Out on 01 July 2021


Bette Howland

See more book details
01 July 2021
0 pages

'Moving and heroically funny' New York Times

'[A] brave and honorable book. Bette Howland is a real writer.' Saul Bellow, author of Seize the Day

'like a way station, an infirmary, a camp hospital: patients had to be patched up as quickly as possible, and returned to the front.'

W-3 is a small psychiatric ward in a large university hospital, a world of pills and passes dispensed by an all-powerful staff, a world of veteran patients with grab-bags of tricks, a world of disheveled, moment-to-moment existence on the edge of permanence.

Bette Howland was one of those patients, and her chronicle of that experience is at once her own story and the close-focus, moving depiction of the lives of the community in W-3. Only through the eyes and sensibilities of a true writer could life on the ward be made so vivid, and Bette Howland has brought us that life through a strong and vigorous journal, full of the ambitious rhythm of human heartbeats.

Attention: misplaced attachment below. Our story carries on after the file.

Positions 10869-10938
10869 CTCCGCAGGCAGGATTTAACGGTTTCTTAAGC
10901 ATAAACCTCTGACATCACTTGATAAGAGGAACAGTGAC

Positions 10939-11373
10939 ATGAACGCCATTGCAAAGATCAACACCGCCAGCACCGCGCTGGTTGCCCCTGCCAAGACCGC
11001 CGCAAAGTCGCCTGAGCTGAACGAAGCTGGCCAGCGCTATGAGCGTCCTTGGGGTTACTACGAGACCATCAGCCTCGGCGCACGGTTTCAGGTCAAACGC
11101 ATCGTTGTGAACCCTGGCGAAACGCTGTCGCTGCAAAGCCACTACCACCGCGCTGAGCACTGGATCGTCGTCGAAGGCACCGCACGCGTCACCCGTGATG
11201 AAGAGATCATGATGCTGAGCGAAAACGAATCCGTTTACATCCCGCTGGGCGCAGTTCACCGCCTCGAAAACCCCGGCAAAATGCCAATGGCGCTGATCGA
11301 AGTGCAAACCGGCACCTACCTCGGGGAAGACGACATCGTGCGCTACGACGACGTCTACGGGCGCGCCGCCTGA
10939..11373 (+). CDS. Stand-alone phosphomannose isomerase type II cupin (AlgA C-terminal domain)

This wonderful new edition features an original introduction by Yiyun Li, author of Where Reasons End.

I was much moved by W-3. It is admirably straight and thoughtful, tough-minded but full of powerful feeling. The patients of W-3, black and white, men and women, dizzy, endearing, suicidal, doomed, come to us from these pages not as case studies but as our own brothers and sisters. No poses are struck and no vain gestures made in this brave and honorable book. Bette Howland is a real writer.

Saul Bellow, Nobel Prize winning author of Seize the Day

In an earlier book, W-3, the moving and heroically funny account of Miss Howland's stay in the psychiatric ward of a university hospital after she had swallowed a fistful of sleeping pills, her tough and resilient personality brought a remarkably clearheaded way of seeing and knowing to that chaotic refuge of the dispossessed.

The New York Times

Bette Howland is at her best when her keenly observing eye is turned outward. Watching, always watching, she misses nothing, grasps everything, and puts it all together with an originality and cogency that are rare and memorable.

Johanna Kaplan - Commentary